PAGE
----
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  4. I'd forgotten what a delightful walk this is Jill. The cathedral aspect to the avenue of trees is so apt, and how wonderful to think that this was once the old coast road. The variety of wildlife is so interesting, especially if you keep your eyes open, and I'm glad you've tempted 'Red' over this way with your photos of a 'lifer'!! I love the way you weave personal narrative with historical facts and interesting snippets of information - not to mention the evocative photography.

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    1. thanks Jo. It is such an easy place for us to get to for jut a short or a longer walk, depending on where you park.

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  5. You live in a beautiful place!

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  6. A wonderful collection of photos of life in your world. Thanks for sharing with us.

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  7. Jill, you are really lucky to be living is such a beautiful place...I envy you...thanks for sharing. Great shots!Have a great day!

    Shantana

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    1. yes we are very very lucky - and also so lucky to be able to travel and see all the amazing places around Western Australia and Australia. I still have places I haven't visited yet!

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  8. What a lovely walk, especially when combined with the waterside. That really is a splendid Melaleuca avenue.
    I love driving home between arching river red-gums. We have a population explosion of kangaroos that wreck all our fences and gobble up the grass that our cattle and sheep need. I think we made our farm too inviting for them.

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    1. yes I am sure the kangaroos must be a nuisance along here, although many of the properties are for horses, or just people wanting a bit of space. I have no idea how they keep the kangaroos out of their gardens! However, for me, it is lovely to be able to see them.

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  9. Hello Jill, the paperbarks are lovely. It is great the avenue is closed to traffic, it looks wonderful to walk there. I love all the birds and the kangaroos. Wonderful post, thanks for sharing. Have a happy week!

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  10. Hi Jill,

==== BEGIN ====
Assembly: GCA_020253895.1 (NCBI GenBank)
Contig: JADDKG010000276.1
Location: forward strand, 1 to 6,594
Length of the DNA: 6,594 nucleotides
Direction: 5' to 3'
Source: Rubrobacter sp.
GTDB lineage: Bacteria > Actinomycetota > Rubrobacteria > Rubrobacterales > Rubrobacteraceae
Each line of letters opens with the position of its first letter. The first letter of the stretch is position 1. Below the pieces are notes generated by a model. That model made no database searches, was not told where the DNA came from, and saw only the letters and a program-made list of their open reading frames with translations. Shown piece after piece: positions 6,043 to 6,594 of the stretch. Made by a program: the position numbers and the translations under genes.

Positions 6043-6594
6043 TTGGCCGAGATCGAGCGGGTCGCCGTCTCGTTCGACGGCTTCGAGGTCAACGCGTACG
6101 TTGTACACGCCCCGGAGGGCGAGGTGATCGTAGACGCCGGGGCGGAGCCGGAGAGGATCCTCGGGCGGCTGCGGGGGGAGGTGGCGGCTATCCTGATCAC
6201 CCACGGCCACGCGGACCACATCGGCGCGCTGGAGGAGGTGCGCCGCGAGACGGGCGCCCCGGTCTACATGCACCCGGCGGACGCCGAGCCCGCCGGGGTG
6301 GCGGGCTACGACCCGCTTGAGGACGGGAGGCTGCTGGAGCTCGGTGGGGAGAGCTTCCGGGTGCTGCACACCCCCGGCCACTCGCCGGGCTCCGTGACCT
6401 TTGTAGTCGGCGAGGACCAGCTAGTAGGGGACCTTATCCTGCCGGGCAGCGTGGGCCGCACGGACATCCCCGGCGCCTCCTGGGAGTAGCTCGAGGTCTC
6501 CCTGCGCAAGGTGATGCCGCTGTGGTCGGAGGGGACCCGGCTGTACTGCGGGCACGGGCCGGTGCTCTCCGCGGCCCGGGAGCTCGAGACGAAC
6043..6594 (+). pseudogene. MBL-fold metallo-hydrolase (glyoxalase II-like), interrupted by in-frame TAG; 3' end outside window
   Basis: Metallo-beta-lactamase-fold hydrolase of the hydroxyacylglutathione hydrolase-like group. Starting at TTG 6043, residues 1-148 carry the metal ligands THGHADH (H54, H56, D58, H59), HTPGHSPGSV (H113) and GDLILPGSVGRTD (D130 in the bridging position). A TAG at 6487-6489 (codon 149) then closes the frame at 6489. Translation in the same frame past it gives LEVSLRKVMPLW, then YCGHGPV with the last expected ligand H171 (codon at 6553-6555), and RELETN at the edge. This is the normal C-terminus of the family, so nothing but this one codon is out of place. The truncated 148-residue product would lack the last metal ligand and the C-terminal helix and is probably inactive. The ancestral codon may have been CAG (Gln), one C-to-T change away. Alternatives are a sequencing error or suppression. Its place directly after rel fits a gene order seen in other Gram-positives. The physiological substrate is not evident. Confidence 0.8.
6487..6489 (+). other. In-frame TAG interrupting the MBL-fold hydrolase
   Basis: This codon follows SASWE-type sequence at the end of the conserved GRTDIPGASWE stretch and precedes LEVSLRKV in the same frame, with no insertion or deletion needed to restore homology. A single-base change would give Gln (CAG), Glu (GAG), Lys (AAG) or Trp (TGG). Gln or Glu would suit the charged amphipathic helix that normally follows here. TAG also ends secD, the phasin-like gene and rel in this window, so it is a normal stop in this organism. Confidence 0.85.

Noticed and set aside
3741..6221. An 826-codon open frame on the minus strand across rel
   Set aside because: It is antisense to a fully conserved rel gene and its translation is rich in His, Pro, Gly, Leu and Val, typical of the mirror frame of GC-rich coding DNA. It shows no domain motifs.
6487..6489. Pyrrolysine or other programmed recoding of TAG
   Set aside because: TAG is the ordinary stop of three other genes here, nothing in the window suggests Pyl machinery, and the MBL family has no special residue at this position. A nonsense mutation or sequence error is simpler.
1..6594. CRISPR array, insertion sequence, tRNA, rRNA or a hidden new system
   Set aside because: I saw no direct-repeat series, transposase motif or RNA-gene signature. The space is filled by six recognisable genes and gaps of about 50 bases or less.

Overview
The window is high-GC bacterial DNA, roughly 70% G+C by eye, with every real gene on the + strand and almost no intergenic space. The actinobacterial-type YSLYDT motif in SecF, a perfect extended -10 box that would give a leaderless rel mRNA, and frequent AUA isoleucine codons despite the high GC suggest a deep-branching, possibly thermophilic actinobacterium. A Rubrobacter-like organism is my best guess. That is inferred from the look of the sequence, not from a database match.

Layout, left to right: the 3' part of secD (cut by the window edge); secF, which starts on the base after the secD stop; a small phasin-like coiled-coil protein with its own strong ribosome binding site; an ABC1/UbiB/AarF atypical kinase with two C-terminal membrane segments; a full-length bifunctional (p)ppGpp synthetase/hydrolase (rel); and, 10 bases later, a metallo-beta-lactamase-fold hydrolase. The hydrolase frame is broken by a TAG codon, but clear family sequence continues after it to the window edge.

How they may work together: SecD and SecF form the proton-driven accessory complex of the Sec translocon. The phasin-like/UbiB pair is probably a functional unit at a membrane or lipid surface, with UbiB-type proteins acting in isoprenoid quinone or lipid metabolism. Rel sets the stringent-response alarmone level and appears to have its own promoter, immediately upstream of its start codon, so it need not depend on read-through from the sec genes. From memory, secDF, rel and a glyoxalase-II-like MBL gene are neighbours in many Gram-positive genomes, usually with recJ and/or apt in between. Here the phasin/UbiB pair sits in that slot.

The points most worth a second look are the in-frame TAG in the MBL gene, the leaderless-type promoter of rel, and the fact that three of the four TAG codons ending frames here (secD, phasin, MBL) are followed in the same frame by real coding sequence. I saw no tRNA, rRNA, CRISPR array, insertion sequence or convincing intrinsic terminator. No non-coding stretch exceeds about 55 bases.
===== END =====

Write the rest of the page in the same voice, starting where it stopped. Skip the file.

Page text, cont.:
Oh my goodness, I can't believe you're surrounded by this spectacular nature - the paperbarks arch, the lake, the birds, the kangaroos... Simply heavenly nature. Divine photos.

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  11. I love all the Australiana shots, especially the bird collage. Paperbarks are gorgeous aren't they? And the olive photo is superb!

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  12. Such beauty and peace in these images. and the Paperbarks are magnificent. Have a great week.

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  13. How lucky of you to be near all of this glorious scenery. Those paperback trees are beautiful and really like those texture photos. I love all those birds and all those kangaroo pictures. What a treat to see all of them in the wild like that. Beautiful photos.

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  14. I didn't realize what paperbarks were. How beautiful.
    I'm also surprised by how the landscape changes to reveal different inhabitants - from kangaroo to birds. Beautiful.
    I can see why prices skyrocketed. You're right, it'd be lovely waking up there.

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    1. years ago people used to peel bark from paperbark trees to make pictures using different coloured pieces of bark (it has fine layers) - myself included - sad to say. I wouldn't dream of doing it now.

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  15. When I lived in Vancouver I could slip out my back door and walk into temperate rain forest in about 20 minutes. I miss that a bit (not the rain part)and fortunately in Calgary I have a beautiful river walk just 8 minutes away. A walk in nature helps keep me sane in a city.

    Love the texture on those paperbark trees.

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    1. yes, I agree, getting out and going for a walk in the bush or along a beach soothes and calms the soul - there should be more of it!

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  16. What a beautiful walk, Jill - and with kangaroos and horses to boot. My 11-year-old would happily come along on this one. There are several gorgeous walks near my home, as the forest is just 10 minutes away. My favourite goes through an ancient dramatic canyon.

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  17. Beautiful, beautiful photos! I don't know which I love more - the trees, the birds or the kangaroos!! I have never seen black swans before - they're lovely!

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  18. I could just settle down and stare at the beautiful blue water and sky, I love these photos and getting to see a part of your world. Amazing!

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  19. Kangaroos always make me smile! What a lovely treat for the eyes -- beautiful. How blessed you are to live here.

    On a side note, I often wonder if people in other countries enjoy the wonder of their home. Obviously, you do. I'm so glad -- thanks for sharing.